The Living Book

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Remember Augustine’s dictum, “Amor meus, pondus meum.” “My love is a weight, a gravitational force.” As one loves temporal things, one gains an illusory substantiality and a selfhood which gravitates “downward,” that is to say acquires a need for things lower in the scale of being than itself. It depends on these things for its own self-affirmation. In the end this gravitational pull becomes an enslavement to material and temporal cares, and finally to sin. Yet this weight itself is an illusion, a result of the “puffing up” of pride, a “swelling” without reality. The self that appears to be weighed down by its love and carried away to material things is, in fact, an unreal thing. Yet it retains an empirical existence of its own: it is what we think of as ourselves.

Thomas Merton (1915 – 1968)

Shade said to Shadow, “A little while ago, you were moving, and now you are standing still. A little while ago, you were sitting down, and now you are getting up. Why all this indecision?”

Shadow replied, “Don’t I have to depend on others to be what I am? Don’t others also have to depend on something else to be what they are? My dependence is like that of the snake on his skin, or of the cicada on his wing. How can I tell why I do this, or why I do that?”

Zhuang Zhou (369 – 286, B.C.E.)

Only the illimitable permanent is here. A peace stupendous, featureless, still replaces all, what once was I, in it a silent unnamed emptiness content either to fade in the unknowable or thrill with the luminous seas of the Infinite.

Sri Aurobindo (1872 – 1950)

The precious, the living, the effectual part… is that of which he sees the reasonableness and excellence; that which approves itself to his intelligence, his conscience, his heart; that which answers to deep wants in his own soul, and of which he has the witness in his own inward and outward experience.

William Ellery Channing (1780 – 1842)

Love between human beings springs from a desire to be made free of another world than one’s own. Every true communion of lovers is a mutual discovery and recognition. Every passion is a passion for release, for that loss of one’s self by which alone one gains life.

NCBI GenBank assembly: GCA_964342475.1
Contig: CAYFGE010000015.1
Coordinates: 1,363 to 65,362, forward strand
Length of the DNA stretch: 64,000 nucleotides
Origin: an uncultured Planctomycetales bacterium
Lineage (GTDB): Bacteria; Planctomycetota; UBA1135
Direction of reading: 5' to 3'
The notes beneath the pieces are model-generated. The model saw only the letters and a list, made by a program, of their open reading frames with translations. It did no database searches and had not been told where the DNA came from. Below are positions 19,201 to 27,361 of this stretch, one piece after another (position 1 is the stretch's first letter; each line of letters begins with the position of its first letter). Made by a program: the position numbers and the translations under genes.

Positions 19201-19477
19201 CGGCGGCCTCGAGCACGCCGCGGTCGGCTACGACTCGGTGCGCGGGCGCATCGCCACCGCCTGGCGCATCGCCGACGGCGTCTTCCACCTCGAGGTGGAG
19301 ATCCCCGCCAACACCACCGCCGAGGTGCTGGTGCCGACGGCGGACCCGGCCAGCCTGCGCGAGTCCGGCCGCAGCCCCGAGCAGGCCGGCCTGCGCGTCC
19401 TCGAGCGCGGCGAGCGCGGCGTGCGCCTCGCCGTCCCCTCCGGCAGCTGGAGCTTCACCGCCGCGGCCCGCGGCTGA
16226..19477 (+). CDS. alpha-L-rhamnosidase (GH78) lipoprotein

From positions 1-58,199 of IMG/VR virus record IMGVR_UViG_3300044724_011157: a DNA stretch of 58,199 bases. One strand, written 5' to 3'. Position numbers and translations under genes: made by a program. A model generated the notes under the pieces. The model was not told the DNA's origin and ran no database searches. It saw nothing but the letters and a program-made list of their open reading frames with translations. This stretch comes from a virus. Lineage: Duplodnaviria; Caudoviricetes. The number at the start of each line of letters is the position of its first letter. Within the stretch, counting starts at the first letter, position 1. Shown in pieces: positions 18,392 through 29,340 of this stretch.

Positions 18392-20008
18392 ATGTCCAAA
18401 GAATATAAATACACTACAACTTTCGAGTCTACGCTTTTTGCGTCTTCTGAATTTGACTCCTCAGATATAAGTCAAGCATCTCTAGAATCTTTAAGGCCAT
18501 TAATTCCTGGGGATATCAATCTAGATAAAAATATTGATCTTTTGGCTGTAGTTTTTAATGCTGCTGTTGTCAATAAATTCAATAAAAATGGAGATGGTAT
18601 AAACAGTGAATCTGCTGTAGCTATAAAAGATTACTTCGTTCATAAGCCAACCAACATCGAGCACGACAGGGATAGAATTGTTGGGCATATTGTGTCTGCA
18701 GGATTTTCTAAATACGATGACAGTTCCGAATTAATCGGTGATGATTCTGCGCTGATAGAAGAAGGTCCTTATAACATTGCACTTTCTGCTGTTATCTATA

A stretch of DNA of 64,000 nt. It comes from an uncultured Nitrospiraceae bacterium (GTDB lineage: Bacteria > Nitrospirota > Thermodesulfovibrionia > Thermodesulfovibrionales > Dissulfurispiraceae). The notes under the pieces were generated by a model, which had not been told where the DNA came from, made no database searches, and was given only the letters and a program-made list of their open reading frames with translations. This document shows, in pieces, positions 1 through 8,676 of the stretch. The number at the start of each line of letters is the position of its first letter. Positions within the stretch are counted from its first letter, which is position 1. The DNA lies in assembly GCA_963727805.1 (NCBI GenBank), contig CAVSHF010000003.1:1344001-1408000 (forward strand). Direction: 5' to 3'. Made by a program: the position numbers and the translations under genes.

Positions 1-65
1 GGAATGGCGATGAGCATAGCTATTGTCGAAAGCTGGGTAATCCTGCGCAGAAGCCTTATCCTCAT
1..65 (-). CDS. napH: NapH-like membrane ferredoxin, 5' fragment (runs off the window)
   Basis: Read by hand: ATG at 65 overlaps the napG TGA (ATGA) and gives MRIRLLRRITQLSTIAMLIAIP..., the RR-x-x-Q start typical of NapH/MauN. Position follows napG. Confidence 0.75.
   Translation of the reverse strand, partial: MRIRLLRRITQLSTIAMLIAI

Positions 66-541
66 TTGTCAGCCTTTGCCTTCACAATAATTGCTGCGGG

Gerald Bullett (1893 – 1958)

Energy is spent chiefly on unnecessary and unpleasant emotions, on the expectation of unpleasant things, possible and impossible, on bad moods, on unnecessary haste, nervousness, irritability, imagination, day-dreaming, and so on. Energy is wasted on the wrong work of centers, on unnecessary tension of the muscles out of all proportion to the work produced, on perpetual chatter which absorbs an enormous amount of energy, on the “interest” continually taken in things happening around us or to other people and having in fact no interest whatever, on the constant waste of the force of “attention,” and so on, and so on.

P. D. Ouspensky (1878 – 1947)

The Indian believes profoundly in silence — the sign of a perfect equilibrium. Silence is the absolute poise or balance of body, mind and spirit. The man who preserves his self-hood is ever calm and unshaken by the storms of existence. What are the fruits of silence? They are self control, true courage or endurance, patience, dignity and reverence. Silence is the cornerstone of character.

Ohiyesa (1858 – 1939)

The world is built for the truth, but false combinations of thought misrepresent the true state of things and bring forth errors. Errors can be fashioned as it pleases those who cherish them, therefore they are pleasant to look upon, but they are unstable and contain the seeds of dissolution. Truth cannot be fashioned… Truth is the essence of life… Happy are those who walk in it.

Buddhism (circa 500 B.C.E.)